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Curr Opin Oncol. 2017 Mar 1. doi: 10.1097/CCO.0000000000000365. [Epub ahead of print]

The role of transoral robotic surgery in the management of oropharyngeal cancer.

Author information

1
aHead and Neck Surgery Service, Brazilian National Cancer Institute (INCA), Department of Head and Neck Surgery, Post Graduate School of Medicine, Pontifical Catholic University of Rio de Janeiro, Rio de Janeiro bDepartment of Otolaryngology and Head and Neck Surgery, Escola Paulista de Medicina (EPM), Federal University of São Paulo (UNIFESP), São Paulo, Brazil.

Abstract

PURPOSE OF REVIEW:

The rising incidence of oropharyngeal squamous cell carcinoma (OPSCC), in large part as a result of the human papillomavirus (HPV), has driven a movement for the change in the management strategies. Renewed interest in minimally invasive approaches of endoscopic head and neck surgery led to introduction of transoral surgery, including transoral robotic surgery (TORS).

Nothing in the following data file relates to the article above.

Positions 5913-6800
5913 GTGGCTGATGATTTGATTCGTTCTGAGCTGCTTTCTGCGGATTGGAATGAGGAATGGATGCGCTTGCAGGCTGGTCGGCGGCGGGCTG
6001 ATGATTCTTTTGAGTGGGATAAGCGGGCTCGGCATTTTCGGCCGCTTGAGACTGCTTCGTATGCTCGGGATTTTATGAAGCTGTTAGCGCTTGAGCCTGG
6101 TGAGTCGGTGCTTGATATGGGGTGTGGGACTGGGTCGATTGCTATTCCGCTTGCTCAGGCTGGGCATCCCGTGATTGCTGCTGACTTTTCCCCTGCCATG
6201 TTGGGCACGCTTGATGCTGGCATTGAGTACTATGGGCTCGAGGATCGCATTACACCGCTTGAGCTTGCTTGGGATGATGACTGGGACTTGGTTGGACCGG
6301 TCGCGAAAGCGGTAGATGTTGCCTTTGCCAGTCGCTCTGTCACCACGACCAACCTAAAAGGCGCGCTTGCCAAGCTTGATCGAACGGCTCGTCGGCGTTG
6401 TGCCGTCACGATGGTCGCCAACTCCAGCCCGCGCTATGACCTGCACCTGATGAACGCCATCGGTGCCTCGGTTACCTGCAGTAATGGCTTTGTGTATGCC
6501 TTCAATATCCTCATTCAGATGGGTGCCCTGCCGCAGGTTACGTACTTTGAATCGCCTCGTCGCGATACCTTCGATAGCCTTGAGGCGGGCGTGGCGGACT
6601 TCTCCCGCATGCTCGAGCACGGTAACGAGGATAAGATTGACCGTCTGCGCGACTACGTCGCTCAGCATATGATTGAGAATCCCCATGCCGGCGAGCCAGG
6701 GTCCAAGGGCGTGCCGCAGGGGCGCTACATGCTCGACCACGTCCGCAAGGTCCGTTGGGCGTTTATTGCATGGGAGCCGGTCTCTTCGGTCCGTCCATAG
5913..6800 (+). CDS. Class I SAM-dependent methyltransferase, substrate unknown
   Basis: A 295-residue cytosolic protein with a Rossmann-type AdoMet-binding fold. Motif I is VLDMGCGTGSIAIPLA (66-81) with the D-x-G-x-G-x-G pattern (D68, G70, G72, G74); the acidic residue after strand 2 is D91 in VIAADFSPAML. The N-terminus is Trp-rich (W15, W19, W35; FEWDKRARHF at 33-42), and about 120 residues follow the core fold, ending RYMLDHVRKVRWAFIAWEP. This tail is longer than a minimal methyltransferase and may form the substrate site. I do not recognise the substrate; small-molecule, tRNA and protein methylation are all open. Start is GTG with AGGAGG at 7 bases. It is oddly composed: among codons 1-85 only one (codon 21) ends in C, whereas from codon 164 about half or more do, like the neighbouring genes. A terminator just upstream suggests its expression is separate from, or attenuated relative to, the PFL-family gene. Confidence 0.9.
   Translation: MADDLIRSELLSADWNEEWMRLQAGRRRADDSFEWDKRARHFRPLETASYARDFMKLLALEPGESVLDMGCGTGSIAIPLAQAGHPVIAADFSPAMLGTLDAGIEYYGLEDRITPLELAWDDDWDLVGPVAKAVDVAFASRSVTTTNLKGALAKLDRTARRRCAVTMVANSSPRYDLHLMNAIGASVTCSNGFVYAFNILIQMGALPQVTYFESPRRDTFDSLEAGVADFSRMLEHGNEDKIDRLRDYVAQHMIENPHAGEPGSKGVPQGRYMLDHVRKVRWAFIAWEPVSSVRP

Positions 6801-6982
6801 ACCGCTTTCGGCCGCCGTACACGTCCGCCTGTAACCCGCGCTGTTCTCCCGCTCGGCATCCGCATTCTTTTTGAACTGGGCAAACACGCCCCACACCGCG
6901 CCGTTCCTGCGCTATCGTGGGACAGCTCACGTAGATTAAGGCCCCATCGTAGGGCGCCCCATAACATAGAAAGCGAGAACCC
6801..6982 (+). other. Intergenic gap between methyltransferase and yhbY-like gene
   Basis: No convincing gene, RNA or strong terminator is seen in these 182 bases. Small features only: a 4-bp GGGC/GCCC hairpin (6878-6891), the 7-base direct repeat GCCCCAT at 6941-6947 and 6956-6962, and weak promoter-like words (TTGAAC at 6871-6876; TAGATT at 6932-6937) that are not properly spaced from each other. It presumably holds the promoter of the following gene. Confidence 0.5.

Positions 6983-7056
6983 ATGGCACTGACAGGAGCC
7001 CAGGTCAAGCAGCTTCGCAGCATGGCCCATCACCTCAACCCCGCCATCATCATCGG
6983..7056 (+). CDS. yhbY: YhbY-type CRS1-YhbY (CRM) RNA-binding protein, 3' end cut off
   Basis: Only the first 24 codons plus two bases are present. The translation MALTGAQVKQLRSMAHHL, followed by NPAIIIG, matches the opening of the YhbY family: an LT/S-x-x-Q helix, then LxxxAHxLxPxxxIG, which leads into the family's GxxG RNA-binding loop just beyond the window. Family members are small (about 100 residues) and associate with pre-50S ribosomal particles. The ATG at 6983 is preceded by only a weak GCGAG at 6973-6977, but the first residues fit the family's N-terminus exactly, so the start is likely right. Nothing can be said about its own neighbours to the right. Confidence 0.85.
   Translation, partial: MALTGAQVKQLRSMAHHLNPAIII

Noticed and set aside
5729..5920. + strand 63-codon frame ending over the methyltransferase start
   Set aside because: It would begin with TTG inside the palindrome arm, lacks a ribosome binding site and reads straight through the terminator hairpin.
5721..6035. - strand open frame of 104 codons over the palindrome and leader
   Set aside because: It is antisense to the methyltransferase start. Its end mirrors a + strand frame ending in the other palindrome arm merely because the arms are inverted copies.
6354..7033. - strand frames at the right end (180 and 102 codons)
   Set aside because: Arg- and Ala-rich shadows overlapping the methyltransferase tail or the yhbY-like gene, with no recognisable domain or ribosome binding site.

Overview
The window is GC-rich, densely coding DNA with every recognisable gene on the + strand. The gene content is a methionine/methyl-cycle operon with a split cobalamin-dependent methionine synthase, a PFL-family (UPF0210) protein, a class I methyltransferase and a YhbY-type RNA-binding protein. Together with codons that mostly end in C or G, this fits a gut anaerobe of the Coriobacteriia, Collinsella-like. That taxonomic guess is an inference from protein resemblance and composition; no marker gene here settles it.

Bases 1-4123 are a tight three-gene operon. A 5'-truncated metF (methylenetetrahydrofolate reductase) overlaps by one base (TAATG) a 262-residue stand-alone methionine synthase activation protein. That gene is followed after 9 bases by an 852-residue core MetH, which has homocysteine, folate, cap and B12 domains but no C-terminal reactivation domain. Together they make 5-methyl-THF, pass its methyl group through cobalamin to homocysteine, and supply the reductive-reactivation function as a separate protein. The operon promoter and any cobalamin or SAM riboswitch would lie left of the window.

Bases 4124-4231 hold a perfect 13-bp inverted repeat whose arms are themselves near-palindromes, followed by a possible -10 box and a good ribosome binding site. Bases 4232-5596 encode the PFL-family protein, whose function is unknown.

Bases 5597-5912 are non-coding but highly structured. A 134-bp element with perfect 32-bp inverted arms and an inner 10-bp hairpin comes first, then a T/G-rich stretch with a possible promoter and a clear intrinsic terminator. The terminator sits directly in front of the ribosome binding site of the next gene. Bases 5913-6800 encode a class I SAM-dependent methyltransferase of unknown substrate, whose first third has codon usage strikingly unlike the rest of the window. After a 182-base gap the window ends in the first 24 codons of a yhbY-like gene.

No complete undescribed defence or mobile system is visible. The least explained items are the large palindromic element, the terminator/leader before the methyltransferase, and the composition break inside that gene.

RECENT FINDINGS:

Several recent studies, based on large multi-institutional studies and systematic reviews of the literature, have shown excellent oncologic and functional outcomes with TORS for OPSCC. Also, a growing amount of clinical evidence supports the use of TORS in the management of carcinoma of unknown primary site and in selected patients with recurrent OPSCC with acceptable oncologic and better functional outcomes in comparison with traditional surgical approaches. Comparative studies with other therapeutic modalities (conventional surgical and nonsurgical) showed that TORS can be used to treat OPSCC, reducing morbidity and treatment costs, while providing equivalent oncologic results.

SUMMARY:

Large and robust data available in the literature supports the role of TORS within the multidisciplinary treatment paradigm for the management of OPSCC. Information from ongoing randomized clinical trials comparing TORS with and without dose-reduced radiotherapy or with and without intensified adjuvant treatment for high-risk OPSCC patients is necessary to determine the role of de-escalation of therapy in the era of HPV and OPSCC.

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